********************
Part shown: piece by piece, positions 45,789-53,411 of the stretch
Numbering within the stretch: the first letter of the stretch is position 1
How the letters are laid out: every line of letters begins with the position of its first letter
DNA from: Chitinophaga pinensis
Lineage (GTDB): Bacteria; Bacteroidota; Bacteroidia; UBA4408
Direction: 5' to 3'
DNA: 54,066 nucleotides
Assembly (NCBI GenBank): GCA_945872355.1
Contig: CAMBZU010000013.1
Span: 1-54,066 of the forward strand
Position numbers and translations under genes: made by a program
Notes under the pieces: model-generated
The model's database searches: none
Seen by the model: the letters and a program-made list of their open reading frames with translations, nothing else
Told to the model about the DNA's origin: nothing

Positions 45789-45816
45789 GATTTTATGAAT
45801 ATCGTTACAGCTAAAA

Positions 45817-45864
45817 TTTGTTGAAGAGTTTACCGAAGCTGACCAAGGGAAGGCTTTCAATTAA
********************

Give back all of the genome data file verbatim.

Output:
Part shown: piece by piece, positions 45,789-53,411 of the stretch
Numbering within the stretch: the first letter of the stretch is position 1
How the letters are laid out: every line of letters begins with the position of its first letter
DNA from: Chitinophaga pinensis
Lineage (GTDB): Bacteria; Bacteroidota; Bacteroidia; UBA4408
Direction: 5' to 3'
DNA: 54,066 nucleotides
Assembly (NCBI GenBank): GCA_945872355.1
Contig: CAMBZU010000013.1
Span: 1-54,066 of the forward strand
Position numbers and translations under genes: made by a program
Notes under the pieces: model-generated
The model's database searches: none
Seen by the model: the letters and a program-made list of their open reading frames with translations, nothing else
Told to the model about the DNA's origin: nothing

Positions 45789-45816
45789 GATTTTATGAAT
45801 ATCGTTACAGCTAAAA

Positions 45817-45864
45817 TTTGTTGAAGAGTTTACCGAAGCTGACCAAGGGAAGGCTTTCAATTAA